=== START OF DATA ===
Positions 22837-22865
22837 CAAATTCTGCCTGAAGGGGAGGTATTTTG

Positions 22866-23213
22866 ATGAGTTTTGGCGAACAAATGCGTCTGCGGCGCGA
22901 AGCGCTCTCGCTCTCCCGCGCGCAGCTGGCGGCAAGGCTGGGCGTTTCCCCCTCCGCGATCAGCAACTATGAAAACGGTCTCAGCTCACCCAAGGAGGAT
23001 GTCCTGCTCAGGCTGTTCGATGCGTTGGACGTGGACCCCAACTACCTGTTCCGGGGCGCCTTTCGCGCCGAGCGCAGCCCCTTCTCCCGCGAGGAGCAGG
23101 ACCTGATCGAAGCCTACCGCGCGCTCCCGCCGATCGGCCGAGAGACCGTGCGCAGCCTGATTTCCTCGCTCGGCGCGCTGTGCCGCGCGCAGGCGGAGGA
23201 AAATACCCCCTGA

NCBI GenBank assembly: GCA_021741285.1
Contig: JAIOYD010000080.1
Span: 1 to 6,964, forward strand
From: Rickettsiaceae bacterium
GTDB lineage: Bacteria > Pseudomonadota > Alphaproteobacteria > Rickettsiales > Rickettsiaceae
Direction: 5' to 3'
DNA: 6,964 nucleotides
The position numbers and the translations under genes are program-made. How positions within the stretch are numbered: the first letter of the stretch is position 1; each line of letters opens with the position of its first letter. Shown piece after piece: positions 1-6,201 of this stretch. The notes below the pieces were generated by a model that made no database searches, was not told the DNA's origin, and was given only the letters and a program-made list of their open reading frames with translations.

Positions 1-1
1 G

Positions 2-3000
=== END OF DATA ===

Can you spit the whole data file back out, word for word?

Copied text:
Positions 22837-22865
22837 CAAATTCTGCCTGAAGGGGAGGTATTTTG

Positions 22866-23213
22866 ATGAGTTTTGGCGAACAAATGCGTCTGCGGCGCGA
22901 AGCGCTCTCGCTCTCCCGCGCGCAGCTGGCGGCAAGGCTGGGCGTTTCCCCCTCCGCGATCAGCAACTATGAAAACGGTCTCAGCTCACCCAAGGAGGAT
23001 GTCCTGCTCAGGCTGTTCGATGCGTTGGACGTGGACCCCAACTACCTGTTCCGGGGCGCCTTTCGCGCCGAGCGCAGCCCCTTCTCCCGCGAGGAGCAGG
23101 ACCTGATCGAAGCCTACCGCGCGCTCCCGCCGATCGGCCGAGAGACCGTGCGCAGCCTGATTTCCTCGCTCGGCGCGCTGTGCCGCGCGCAGGCGGAGGA
23201 AAATACCCCCTGA

NCBI GenBank assembly: GCA_021741285.1
Contig: JAIOYD010000080.1
Span: 1 to 6,964, forward strand
From: Rickettsiaceae bacterium
GTDB lineage: Bacteria > Pseudomonadota > Alphaproteobacteria > Rickettsiales > Rickettsiaceae
Direction: 5' to 3'
DNA: 6,964 nucleotides
The position numbers and the translations under genes are program-made. How positions within the stretch are numbered: the first letter of the stretch is position 1; each line of letters opens with the position of its first letter. Shown piece after piece: positions 1-6,201 of this stretch. The notes below the pieces were generated by a model that made no database searches, was not told the DNA's origin, and was given only the letters and a program-made list of their open reading frames with translations.

Positions 1-1
1 G

Positions 2-3000